BOGOTA/VIENNA, Aug 8 (Reuters) - Coca planting in Colombia fell by a quarter last year as the government bolstered efforts to stop the crop being turned into cocaine and crime gangs shifted to other ways of funding their operations, the United Nations said on Thursday.
Coca, the raw material for cocaine production, covered 48,000 hectares of Colombia in 2012, down 25 percent from the year before, according to the annual report by the United Nations Office on Drugs and Crime (UNODC). The figure is the lowest since records started in 2001.
One of the world’s top cocaine producers, Colombia has been battling drug-funded rebels and criminal gangs for decades. Even as a U.S.-backed military offensive has helped improve security, coca output and drug trafficking continues to help finance a 50-year conflict that has killed more than 200,000 people.
“We have noticed that terrorists are looking for other sources of funding, but drug trafficking continues to fund their operations,” Defense Minister Juan Carlos Pinzon told reporters.
Insurgent groups such as the Revolutionary Armed Forces of Colombia and the National Liberation Army, as well as criminal bands, have moved into illegal mining for gold as an easier way to pay for their operations, Bo Mathiasen, the UNODC representative in Colombia, told Reuters.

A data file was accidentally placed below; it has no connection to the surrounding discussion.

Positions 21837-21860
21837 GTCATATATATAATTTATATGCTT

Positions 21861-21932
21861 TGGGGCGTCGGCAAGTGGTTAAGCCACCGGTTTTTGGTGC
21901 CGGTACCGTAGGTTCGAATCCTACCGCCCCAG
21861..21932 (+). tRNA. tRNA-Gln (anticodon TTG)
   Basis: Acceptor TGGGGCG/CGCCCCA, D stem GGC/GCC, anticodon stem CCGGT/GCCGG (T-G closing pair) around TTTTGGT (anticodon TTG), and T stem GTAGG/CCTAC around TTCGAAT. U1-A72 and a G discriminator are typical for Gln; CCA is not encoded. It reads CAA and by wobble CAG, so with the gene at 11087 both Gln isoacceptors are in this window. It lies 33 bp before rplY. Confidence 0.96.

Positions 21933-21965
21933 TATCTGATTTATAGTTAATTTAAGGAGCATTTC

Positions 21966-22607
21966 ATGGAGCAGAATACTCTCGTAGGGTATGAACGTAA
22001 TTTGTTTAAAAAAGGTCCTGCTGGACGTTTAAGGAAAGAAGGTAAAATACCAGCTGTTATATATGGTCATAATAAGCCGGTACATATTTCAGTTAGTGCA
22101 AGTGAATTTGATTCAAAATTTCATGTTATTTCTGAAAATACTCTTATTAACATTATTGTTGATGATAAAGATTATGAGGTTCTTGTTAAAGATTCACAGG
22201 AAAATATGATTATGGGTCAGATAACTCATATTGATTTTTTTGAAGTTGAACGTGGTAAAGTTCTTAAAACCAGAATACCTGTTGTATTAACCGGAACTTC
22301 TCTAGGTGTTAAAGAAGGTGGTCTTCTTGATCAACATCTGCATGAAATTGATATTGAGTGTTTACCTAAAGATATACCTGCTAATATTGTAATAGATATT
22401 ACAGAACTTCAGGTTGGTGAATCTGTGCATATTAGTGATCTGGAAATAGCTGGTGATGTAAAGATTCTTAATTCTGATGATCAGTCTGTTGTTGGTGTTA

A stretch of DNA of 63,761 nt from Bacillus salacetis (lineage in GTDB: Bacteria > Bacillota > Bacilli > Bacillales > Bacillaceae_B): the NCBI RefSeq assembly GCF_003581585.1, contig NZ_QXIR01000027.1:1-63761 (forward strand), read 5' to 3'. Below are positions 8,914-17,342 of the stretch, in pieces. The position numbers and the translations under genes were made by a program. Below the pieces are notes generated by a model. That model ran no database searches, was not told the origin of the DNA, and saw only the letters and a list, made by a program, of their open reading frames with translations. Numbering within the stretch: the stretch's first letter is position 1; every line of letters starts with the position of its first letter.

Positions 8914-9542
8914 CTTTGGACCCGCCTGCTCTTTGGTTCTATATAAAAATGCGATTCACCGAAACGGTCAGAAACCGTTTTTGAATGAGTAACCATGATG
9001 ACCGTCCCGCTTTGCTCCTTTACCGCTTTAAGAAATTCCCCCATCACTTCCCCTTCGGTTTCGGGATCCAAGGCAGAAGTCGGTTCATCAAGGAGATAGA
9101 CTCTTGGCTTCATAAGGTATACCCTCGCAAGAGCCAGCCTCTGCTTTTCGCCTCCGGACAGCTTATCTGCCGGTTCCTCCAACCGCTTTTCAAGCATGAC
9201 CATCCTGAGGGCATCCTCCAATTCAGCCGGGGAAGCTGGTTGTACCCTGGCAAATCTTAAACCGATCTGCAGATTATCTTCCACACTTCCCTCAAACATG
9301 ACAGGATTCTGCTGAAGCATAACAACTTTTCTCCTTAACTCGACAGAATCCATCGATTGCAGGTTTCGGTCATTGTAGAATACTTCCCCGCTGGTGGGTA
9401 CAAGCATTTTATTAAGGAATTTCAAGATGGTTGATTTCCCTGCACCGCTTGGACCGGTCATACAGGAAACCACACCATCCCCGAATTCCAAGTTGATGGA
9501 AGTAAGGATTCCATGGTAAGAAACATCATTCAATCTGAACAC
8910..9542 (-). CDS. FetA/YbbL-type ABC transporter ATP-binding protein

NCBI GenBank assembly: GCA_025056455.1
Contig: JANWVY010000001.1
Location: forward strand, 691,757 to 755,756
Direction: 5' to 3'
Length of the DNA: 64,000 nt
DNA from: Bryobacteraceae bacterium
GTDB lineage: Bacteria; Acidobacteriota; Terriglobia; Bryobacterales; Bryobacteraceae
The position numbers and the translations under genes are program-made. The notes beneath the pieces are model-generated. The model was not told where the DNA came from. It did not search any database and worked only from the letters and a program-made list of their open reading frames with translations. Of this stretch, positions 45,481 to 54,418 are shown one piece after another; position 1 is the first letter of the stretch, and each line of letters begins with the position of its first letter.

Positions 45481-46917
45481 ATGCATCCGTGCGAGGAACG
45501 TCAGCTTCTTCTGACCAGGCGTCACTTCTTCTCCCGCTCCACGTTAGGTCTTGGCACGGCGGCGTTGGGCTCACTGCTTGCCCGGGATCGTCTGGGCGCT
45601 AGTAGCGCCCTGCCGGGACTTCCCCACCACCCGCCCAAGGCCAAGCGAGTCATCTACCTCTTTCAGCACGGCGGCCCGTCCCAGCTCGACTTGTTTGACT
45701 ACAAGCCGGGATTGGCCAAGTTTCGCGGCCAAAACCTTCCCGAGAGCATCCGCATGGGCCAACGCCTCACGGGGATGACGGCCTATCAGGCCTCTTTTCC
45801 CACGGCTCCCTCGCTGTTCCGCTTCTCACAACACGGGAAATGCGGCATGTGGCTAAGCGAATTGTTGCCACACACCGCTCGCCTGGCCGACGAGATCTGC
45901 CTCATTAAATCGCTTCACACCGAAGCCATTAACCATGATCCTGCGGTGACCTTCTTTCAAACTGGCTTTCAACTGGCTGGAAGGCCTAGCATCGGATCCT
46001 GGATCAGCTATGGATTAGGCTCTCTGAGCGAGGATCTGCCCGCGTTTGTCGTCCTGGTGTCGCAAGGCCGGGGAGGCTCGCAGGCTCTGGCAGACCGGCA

Coca leaf yield per hectare also declined last year. The United Nations estimates that potential cocaine production in 2012 was 309 tons, down 10 percent from 345 tons in 2011.
The drop in cultivation followed an increase of 3 percent during 2011. This year’s number is far below Colombia’s 2001 peak, when coca fields occupied more than 140,000 hectares.
The government’s crackdown on the drugs trade and a steady increase in metals prices in recent years, including a fivefold jump in gold prices over the last decade, has led criminal gangs to seek easier profit in the illegal extraction of minerals such as gold, coltan and tungsten.
Cocaine is no longer a sufficient source of funding for 8,000-member FARC because distribution - the most lucrative side of the cocaine market - is now largely controlled by Mexican cartels, said Adam Isacson, an analyst at the Washington Office on Latin America, a U.S. non-governmental organization.
He said it was easier for rebel bands and criminal gangs to operate an illegal mine than a coca field.
“There is no risk of fumigation and the United States is not complaining, so the government doesn’t feel pressure to crack down on unlicensed mines,” Isacson said.
The U.N. report estimated the farm-gate value of coca leaf and its derivatives, such as coca paste and cocaine base, at $370 million in 2012 - down from $422 million in 2011. It said it amounted to just 0.2 percent of Colombia’s economic output.
While prices were mostly stable for cocaine base and paste, the coca leaf yield per hectare fell, and 3 percent fewer households were linked to coca production, the report said.
“With the average gross income of a farmer selling coca leaf estimated at $1,220 per year, coca production does not fetch the same lucrative rewards as in the past,” the report said. (Additional reporting by Luis Jaime Acosta; Editing by Brian Ellsworth and Doina Chiacu)